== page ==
Nanoscale hydrogenography on single magnesium nanoparticles

F. Sterl, H. Linnenbank, T. Steinle, F. Mörz, N. Strohfeldt and Harald Giessen

Nanoletters, Article ASAP (2018)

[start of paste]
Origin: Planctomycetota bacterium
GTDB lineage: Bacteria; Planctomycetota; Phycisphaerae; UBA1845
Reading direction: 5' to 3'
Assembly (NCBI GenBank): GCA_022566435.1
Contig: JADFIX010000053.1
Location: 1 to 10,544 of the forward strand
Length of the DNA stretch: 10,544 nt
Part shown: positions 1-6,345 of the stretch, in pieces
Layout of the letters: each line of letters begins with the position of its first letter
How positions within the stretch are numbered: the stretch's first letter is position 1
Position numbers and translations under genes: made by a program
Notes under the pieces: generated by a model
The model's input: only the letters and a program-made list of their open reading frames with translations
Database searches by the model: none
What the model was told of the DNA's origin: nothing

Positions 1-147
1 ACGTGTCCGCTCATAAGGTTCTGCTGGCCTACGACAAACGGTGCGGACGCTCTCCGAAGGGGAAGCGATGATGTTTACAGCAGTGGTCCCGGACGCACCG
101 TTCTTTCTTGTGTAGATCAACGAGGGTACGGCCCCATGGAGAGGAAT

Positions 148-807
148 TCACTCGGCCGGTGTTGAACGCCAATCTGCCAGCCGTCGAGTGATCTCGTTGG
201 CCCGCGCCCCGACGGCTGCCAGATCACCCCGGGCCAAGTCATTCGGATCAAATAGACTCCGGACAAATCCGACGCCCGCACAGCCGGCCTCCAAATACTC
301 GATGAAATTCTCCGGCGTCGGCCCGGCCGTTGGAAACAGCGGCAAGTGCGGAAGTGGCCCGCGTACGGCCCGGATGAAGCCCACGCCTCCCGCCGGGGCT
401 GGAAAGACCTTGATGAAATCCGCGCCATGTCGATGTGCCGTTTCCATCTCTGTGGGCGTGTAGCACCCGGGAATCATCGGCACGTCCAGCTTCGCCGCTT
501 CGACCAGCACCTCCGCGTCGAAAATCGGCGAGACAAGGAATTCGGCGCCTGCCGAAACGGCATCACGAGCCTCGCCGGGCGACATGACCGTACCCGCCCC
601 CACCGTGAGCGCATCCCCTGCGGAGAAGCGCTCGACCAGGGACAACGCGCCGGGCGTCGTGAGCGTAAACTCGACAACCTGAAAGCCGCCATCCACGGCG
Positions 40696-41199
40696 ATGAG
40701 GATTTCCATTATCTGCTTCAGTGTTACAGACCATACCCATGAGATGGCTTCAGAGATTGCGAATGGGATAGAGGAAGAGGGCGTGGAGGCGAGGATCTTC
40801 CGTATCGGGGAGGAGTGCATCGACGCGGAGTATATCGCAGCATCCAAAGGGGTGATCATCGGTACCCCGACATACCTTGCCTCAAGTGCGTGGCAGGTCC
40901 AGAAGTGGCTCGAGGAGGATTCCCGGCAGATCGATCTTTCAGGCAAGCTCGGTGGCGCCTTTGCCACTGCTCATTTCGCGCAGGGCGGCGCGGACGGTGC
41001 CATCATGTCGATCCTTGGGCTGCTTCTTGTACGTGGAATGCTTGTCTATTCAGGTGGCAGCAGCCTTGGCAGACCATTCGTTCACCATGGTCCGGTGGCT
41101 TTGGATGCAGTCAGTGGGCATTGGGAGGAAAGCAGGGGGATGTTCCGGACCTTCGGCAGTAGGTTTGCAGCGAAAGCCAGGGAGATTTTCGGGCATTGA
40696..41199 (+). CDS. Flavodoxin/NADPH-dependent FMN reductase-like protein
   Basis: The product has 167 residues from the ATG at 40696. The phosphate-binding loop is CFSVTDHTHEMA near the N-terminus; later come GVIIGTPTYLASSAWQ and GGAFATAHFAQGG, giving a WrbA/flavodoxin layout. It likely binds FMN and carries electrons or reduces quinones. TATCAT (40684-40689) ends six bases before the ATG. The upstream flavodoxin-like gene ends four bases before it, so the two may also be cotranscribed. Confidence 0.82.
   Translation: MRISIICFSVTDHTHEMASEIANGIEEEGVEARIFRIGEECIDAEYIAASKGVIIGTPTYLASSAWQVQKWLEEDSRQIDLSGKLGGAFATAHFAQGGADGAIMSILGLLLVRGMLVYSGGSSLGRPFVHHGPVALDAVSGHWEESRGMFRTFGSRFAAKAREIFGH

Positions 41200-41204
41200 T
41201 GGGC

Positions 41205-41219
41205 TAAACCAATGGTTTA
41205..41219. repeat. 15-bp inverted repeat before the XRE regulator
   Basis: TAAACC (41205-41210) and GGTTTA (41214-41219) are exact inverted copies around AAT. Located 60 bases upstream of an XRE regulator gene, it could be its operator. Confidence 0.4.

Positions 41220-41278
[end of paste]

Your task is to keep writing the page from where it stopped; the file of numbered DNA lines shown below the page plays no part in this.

Active plasmonics is enabling novel devices such as switchable metasurfaces for active beam steering or dynamic holography. Magnesium with its particle plasmon resonances in the visible spectral range is an ideal material for this technology. Upon hydrogenation, metallic magnesium switches reversibly into dielectric magnesium hydride (MgH2), turning the plasmonic resonances off and on. However, up until now, it has been unknown how exactly the hydrogenation process progresses in the individual plasmonic nanoparticles. Here, we introduce a new method, namely nanoscale hydrogenography, that combines near-field scattering microscopy, atomic force microscopy, and single-particle far-field spectroscopy to visualize the hydrogen absorption process in single Mg nanodisks. Using this method, we reveal that hydrogen progresses along individual single-crystalline nanocrystallites within the nanostructure. We are able to monitor the spatially resolved forward and backward switching of the phase transitions of several individual nanoparticles, demonstrating differences and similarities of that process. Our method lays the foundations for gaining a better understanding of hydrogen diffusion in metal nanoparticles and for improving future active nano-optical switching devices.